Grizzlies 125, Suns 118 — Curse continues, skid too


After three straight losses, it was starting to seem like some changes were in order. Suns’ coach Alvin Gentry must have thought so, as he shook up the starting lineup Monday against the Grizzlies.

Robin Lopez started in place of Channing Frye and Leandro Barbosa started for Jason Richardson. But even with the changes — and no blown leads — the Suns weren’t able to stop the bleeding as their losing streak grew to four games after a 125-118 loss to the Memphis Grizzlies.

The Suns haven’t lost four in a row since March 2009 when they lost six straight. Moreover, the Suns’ troubles on TNT continued as they have now lost 18 straight on the network.

The loss was by no means an embarrassment in the way their Jan. 2 loss to the Grizzlies in Phoenix was. The Suns have recently faced a fate just the opposite of Memphis. Since starting a red-hot 14-3, the Suns are 10-15. The Grizzlies, conversely, have gone 21-10 since starting 1-8. Quite a turnaround for a team once put in a category with the league’s bottom feeders.

It seems strange to say, especially with it being the fourth in a row, but the loss to Memphis was a good loss. The Suns didn’t blow any leads, they played tough and they were never out of the game. They even tied the game in the fourth quarter.

And the biggest positive to take away from it all was the play of Robin Lopez. Lopez notched a career-high 19 points to go with seven rebounds in his first start of the season. Beyond the numbers though, Lopez showed that he can be an effective rebounder, score in the paint and provide solid interior defense. The Suns outscored the Grizzlies in the paint 70-52. Lopez even managed to not foul out until the final 11 seconds while playing 29 minutes of action! Whether or not this improved Lopez will get more starts will be an interesting story line to watch.

I’ve said it before, and I’ll keep saying it until it’s not true anymore: the Suns live and die by the three. Monday’s game marked the third straight game in which the Suns have shot below the 41 percent three-point shooting percentage they held entering the game (the Suns no longer lead the league, by the way. Cleveland’s 41.2 percent does).

Over the last three, the Suns have averaged 28.2 percent shooting from downtown. They went 10-of-29 Monday, including Barbosa’s 2-of-10. Steve Nash made 3-of-6 from deep, two coming on the run in clutch moments, but it wasn’t enough. Nash finished with a team-leading 22 points and 12 assists.

The tide of the game turned for good in the fourth quarter with 7:18 to go. After the Suns made it a three-point game at 99-96, the Grizzlies went on an 8-0 run that included three Suns turnovers and ended on an O.J. Mayo dunk. The Suns made it close again in the final minute, cutting the lead to 121-118 after a Barbosa three-point score, but Marc Gasol’s clutch free throw shooting and a Nash turnover put an end to the game.

Gasol finished with 19 points, one of four Grizzlies in double figures. Mayo netted 28 points, Rudy Gay led all scorers with 31 points and nine assists, and Zach Randolph doubled up with 27 points and 11 rebounds. The Grizzlies shot much better from deep than their normal 33.3 percent. They went for 47.4 percent Monday (9-for-19) including five deep balls from Mayo and three from Gay.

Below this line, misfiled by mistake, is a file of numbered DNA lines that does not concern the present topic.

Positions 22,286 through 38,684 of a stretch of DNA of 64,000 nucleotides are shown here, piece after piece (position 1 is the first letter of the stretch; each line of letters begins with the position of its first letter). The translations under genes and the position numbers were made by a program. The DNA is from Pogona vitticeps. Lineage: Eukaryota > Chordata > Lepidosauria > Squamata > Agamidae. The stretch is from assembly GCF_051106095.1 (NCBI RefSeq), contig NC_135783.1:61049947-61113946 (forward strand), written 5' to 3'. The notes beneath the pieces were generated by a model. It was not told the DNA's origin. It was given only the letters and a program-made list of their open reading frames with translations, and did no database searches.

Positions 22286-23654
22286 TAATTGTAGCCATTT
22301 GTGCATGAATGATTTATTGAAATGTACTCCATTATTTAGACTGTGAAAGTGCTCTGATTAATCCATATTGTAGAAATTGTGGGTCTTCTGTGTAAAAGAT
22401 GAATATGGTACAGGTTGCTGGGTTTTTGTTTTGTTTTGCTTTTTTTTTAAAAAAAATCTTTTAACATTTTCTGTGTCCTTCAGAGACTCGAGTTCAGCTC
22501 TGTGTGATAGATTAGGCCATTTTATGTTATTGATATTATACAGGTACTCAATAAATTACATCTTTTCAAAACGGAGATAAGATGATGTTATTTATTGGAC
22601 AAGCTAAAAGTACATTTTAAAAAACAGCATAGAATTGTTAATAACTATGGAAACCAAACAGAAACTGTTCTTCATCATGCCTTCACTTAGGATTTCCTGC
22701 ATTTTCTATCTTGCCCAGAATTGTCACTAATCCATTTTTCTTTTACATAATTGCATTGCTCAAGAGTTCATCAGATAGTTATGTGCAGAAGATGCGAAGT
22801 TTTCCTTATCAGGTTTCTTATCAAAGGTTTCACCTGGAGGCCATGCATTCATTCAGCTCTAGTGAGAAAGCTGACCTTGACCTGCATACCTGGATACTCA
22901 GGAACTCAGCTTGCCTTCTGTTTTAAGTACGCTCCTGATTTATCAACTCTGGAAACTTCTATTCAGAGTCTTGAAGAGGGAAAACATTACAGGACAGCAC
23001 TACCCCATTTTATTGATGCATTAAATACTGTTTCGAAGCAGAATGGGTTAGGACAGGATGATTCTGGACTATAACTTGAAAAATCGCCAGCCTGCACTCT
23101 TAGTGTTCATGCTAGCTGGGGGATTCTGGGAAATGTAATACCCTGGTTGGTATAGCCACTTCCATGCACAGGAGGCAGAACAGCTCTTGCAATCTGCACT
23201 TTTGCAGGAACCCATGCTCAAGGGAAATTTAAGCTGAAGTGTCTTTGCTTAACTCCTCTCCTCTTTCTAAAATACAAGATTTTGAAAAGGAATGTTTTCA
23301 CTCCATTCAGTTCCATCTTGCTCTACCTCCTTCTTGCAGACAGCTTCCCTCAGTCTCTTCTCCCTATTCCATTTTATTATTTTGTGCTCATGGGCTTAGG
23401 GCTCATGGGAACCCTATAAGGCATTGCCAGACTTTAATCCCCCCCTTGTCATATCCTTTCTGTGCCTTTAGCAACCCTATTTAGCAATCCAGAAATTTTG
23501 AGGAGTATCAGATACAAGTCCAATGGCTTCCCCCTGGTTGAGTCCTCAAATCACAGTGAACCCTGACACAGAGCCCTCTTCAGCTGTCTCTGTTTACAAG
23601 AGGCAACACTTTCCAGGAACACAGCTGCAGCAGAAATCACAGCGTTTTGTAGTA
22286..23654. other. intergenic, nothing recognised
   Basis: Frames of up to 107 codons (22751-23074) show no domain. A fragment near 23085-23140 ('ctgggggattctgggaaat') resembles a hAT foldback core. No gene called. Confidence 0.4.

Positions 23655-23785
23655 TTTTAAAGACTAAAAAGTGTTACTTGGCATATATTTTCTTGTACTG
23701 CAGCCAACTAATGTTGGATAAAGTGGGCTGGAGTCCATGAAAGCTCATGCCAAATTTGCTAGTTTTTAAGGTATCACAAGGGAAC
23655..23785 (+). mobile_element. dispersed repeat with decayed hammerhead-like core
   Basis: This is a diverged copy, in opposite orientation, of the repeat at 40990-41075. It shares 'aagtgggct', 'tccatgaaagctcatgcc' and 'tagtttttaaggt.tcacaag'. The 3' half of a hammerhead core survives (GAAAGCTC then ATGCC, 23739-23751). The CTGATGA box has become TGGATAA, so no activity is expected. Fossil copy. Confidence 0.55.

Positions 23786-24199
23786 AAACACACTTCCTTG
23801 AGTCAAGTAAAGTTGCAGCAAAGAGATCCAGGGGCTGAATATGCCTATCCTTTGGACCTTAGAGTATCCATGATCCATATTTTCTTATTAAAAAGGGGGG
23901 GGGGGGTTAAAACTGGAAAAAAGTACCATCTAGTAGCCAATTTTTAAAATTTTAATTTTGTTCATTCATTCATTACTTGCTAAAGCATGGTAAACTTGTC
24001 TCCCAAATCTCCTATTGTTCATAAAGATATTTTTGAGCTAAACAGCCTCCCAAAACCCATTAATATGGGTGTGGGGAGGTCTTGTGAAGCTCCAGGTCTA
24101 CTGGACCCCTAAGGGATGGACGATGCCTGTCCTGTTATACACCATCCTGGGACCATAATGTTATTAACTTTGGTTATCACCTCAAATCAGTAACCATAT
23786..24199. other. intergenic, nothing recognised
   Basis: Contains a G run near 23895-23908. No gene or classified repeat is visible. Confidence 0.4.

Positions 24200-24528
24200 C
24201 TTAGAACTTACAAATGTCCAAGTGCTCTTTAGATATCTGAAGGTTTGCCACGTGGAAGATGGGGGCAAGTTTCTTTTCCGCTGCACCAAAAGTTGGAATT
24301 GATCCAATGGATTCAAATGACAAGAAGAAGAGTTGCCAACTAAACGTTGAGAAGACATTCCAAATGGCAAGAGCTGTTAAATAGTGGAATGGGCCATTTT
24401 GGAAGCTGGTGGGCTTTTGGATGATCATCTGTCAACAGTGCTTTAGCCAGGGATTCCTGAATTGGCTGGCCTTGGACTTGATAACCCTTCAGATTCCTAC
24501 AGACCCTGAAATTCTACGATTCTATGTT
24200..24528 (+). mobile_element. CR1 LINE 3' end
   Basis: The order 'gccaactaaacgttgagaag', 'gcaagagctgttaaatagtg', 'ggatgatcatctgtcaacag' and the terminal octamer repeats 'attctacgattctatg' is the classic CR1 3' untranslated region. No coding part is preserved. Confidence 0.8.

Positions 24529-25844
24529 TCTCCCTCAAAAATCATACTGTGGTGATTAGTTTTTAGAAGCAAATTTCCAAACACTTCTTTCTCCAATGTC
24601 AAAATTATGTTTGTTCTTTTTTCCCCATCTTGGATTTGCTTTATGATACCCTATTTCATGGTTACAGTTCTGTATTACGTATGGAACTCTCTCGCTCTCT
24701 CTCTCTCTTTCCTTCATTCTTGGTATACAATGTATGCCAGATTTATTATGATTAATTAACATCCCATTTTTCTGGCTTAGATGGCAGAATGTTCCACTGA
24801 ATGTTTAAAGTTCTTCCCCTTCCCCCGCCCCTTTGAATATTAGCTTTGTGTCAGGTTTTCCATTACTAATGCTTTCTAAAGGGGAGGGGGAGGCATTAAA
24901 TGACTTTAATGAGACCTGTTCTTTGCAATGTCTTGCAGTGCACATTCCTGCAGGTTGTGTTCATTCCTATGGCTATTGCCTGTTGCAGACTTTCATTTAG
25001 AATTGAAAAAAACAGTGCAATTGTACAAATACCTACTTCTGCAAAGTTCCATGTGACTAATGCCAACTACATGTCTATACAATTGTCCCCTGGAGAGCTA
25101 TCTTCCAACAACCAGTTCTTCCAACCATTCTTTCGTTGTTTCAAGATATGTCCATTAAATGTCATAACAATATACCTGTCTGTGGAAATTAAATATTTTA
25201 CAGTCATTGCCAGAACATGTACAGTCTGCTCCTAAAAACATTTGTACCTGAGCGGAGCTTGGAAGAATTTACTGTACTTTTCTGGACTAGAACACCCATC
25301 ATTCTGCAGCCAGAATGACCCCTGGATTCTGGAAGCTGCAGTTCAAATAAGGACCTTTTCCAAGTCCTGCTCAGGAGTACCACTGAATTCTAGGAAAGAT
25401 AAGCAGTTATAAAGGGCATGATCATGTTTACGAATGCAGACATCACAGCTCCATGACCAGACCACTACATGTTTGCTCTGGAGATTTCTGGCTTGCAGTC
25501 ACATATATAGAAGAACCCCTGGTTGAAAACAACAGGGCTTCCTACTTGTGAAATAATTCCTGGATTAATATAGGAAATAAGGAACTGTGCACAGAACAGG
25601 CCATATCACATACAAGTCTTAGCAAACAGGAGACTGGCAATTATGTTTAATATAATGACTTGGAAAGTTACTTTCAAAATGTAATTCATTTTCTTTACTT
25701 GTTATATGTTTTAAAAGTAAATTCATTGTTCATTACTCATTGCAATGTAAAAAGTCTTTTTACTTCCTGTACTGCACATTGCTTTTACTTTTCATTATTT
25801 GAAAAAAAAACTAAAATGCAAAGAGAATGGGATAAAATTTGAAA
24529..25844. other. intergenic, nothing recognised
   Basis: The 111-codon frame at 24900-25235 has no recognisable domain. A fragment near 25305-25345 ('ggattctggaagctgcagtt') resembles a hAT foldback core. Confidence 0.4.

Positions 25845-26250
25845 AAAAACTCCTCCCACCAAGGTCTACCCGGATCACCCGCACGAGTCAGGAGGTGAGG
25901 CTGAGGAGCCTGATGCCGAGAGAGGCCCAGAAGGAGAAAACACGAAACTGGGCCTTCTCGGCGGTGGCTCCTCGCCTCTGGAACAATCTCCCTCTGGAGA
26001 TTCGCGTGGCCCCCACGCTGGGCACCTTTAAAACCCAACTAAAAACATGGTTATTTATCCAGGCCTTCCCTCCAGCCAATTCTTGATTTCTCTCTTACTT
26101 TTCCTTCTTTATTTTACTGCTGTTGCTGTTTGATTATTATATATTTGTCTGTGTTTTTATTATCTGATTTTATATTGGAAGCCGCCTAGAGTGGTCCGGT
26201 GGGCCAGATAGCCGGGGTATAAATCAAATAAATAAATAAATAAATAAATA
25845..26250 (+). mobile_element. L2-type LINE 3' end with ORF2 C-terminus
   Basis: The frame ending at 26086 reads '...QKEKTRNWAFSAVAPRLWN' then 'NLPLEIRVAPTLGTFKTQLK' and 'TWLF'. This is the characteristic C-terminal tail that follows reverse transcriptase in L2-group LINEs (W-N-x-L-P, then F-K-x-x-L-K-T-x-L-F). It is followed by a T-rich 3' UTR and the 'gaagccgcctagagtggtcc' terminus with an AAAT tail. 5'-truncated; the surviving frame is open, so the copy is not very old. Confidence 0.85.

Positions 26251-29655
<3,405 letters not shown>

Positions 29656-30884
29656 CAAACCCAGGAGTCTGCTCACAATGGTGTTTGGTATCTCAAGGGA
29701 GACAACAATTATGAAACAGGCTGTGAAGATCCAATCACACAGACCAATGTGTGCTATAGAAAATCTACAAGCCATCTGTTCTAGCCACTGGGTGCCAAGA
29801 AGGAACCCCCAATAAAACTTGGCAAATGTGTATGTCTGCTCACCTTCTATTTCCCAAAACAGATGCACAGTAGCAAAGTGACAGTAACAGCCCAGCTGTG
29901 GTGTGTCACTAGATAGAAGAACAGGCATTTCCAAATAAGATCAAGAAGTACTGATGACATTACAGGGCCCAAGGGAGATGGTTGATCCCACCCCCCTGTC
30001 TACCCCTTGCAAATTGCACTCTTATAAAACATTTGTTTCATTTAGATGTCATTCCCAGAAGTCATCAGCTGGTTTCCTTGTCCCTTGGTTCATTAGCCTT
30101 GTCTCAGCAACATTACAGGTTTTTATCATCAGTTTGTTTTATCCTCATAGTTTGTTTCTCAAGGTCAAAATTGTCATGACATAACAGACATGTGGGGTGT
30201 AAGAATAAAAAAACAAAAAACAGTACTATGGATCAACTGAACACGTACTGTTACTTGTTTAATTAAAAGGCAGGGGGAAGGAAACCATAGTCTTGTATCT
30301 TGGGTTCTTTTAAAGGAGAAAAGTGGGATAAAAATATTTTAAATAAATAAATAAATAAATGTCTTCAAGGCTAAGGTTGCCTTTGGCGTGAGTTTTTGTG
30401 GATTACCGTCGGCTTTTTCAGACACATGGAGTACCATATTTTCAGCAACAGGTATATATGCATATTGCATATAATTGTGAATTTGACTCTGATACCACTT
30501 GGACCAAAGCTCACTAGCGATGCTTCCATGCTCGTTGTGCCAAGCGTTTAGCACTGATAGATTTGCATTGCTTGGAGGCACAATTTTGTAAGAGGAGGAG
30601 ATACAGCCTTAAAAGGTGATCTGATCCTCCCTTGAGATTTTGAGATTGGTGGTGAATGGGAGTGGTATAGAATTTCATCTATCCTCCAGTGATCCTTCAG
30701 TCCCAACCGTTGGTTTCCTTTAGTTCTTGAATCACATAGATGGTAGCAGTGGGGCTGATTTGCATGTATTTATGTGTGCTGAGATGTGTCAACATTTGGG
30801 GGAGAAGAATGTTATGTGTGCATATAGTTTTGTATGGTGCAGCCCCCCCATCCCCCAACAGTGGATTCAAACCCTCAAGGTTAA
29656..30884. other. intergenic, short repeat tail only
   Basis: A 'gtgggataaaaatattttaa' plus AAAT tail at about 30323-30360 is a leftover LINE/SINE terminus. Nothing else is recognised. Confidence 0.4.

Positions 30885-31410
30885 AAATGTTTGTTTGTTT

On top of their below-average three-point shooting, the Suns gave up 18 turnovers. They forced 17, so it was a bit of a wash, but 18 turnovers is above average and cutting them down could be the difference in some of these close games.

When the losing will end is unclear, but the Suns get three games at home against New Jersey, Chicago and Golden State. It would be easy to say that those should be three wins over struggling teams (let’s be real, the Nets aren’t struggling. They are just awful. They’re 3-37 awful. They’re “let’s play for the first pick in the draft” awful. Seriously, if the Suns lose that game, they might consider calling it a season. Sorry, back to the Suns.). A trip home could do some good, but as of late, it’s no longer clear if the Suns do actually have any kind of home-court advantage.

The changes to the starting lineup weren’t a bad idea. I really like Lopez starting. Granted, the Suns miss Frye’s three-point shooting, but the interior presence Lopez brought against Memphis is something the Suns haven’t seen much of all season. Maybe it’s time to give him more minutes, especially since Frye is averaging just 4.6 ppg over his last five games after scoring three in 13 minutes today.

As for Barbosa, it’s unclear if a move to the starting lineup helped. He finished with 14 points in 24 minutes. Richardson, on the other hand, played the other 24 and contributed just eight points on 4-of-11 shooting.

Maybe it hasn’t hit them yet, but the Suns are just one game away from being out of the playoff picture in the Western Conference. If they don’t pick things up soon, they could quietly fall to .500. Although so many things are uncertain about this team right now, one thing is certain: we can quit having that “elite team” conversation for a while.